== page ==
22. #22
    ABW Veteran Mr. Sal's Avatar
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    I remember this post from JJJay: http://forum.abestweb.com/showpost.p...21&postcount=1
    Just received an email from Network Solutions, now you can buy a domain and register it for 100 Years,
    So maybe if we register it for 100 years instead of 10, we should do even better?

    Sal.

  23. #23
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    Google changes its algo maybe quarterly anyway
    But my point is this: Google IS Amazon's business partner going back to 2003 to present. So, until they break up, Google robots ARE going to favor Amazon links. Like it? No, we don't, but we have no choice whatsoever. I wish Google were Hammacher Schlemmer's partner, BUT IT ISN'T, so I have to deal with the black and white reality of the Google-Amazon business partnership. Google and Yahoo were partners, remember? So, the Google-Amazon business relationship may or may not last, but for now, Amazon is Google's AM god.

    As to relevance, I have only figured out one thing: It is important to match the page name, title tag and description tag. If you do not believe me, just do any search in Google and you will see the page name highlighted, the title tag and the description tag words which match your search words.

    I don't know when Google robots began to match up the page name, title tag and description tag, but now they DO.

    Does anyone have any other ideas how to show relevance to the Google robots, please? Any ideas are appreciated. You see, it really does not matter what any SEO's figure out, Google is on its own agenda WHICH IS TO PROVIDE FRESH, RELEVANT SERPS. The SEOs, black or white hats, are NOT Google's preoccupation. They know we exist, but so what? They tune the algo to provide what in their opinion are the BEST results, so they can stay on top. I am a newbie at AM, but NOT a newbie at Google stuff.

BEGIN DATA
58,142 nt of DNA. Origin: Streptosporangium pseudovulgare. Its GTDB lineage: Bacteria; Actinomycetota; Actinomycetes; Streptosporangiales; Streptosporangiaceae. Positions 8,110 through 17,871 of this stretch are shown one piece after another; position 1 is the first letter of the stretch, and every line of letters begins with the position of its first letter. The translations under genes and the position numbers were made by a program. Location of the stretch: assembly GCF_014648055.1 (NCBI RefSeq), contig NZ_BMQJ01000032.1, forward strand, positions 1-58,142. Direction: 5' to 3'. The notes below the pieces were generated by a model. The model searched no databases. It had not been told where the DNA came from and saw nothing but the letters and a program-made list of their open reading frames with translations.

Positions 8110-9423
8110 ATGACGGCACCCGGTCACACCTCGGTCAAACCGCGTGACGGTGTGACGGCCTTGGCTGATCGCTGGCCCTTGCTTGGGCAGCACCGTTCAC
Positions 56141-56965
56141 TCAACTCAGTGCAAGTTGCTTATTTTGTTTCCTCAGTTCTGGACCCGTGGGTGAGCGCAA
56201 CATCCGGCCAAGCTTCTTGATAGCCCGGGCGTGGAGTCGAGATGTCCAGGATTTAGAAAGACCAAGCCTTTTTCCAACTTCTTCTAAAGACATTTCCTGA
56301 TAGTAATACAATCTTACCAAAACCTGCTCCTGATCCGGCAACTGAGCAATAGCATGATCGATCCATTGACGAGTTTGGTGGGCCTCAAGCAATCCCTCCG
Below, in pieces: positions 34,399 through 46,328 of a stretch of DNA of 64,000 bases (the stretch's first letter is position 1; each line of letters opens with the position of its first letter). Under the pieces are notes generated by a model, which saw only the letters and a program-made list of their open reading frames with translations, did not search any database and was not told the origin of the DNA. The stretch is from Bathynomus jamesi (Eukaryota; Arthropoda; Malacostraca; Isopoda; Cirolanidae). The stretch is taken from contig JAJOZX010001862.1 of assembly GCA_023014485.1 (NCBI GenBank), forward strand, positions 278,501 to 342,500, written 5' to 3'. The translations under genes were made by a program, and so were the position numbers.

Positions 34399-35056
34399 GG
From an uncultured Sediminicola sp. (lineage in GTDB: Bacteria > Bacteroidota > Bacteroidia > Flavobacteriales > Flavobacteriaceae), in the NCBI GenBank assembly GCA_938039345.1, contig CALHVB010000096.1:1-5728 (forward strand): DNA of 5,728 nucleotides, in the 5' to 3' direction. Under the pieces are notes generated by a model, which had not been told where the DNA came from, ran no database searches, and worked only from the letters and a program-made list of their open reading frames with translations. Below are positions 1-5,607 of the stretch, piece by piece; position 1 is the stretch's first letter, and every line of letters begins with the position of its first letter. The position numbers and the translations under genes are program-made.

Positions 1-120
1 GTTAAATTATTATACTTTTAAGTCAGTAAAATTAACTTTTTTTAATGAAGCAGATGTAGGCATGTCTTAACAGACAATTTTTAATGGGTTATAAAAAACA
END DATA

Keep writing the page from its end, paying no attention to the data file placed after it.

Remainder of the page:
24. #24
    More Cheesier Than Ever Cheesehead's Avatar
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    Quote Originally Posted by TrustNo1
    Cheesehead, never hurts to read and learn. Then you won't make posts like:

    "Frankly, I don't even know what google is looking for now."

    "I am learning to accept the fact that unless something changes, I won't get traffic from them, regardless of what I do."
    You make a good point. It would be worth the time to keep an eye on this.

    I think one's priority however, should be in producing a site that will be popular enough to stand on its own. I guess I learned this with the last update. I also think it is helpful to:
    1. Make a site with good navigation structure (probably a factor in ranking)
    2. Include key phrase in title and repeat it several times if appropriate in body (still a way to get good ranking in yahoo & msn)
    3. Place target key phrase and key words in description and keywords metatags (helpful in getting good contextual ads and required by some search engines)
    4. Get some good solid return link partners - strive for actual traffic from the return links. I know that back links are now a bigee with google, however I am hesitant about going overboard on links or using some shell-game type linking technique to try to produce the appearance of a highly backlinked site.
    5. Use good coding. This is something I really need to improve. I have heard that xml pages rank well - probably due to the strict nature of this code versus the slop (my slop!) that will load up in html.
    This World is Not My Home
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  25. #25
    Member Jazz Times's Avatar
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    Hey Gang,

    After spending the day reading the Google Patent info, I've decided on an experiment.

    I have a brand new, high quality original content site. There are no affiliate links or links from any of my existing sites.

    I have just added a single amazon link in the left menu and google adsense at the bottom of the page.

    Lots and lots of text information and good solid graphics.

    I'm building this site up independently of everything else, I've done on the web. Back to the days of innocence (sp?).

    I'll report back, if anything develops.

    Jazz Times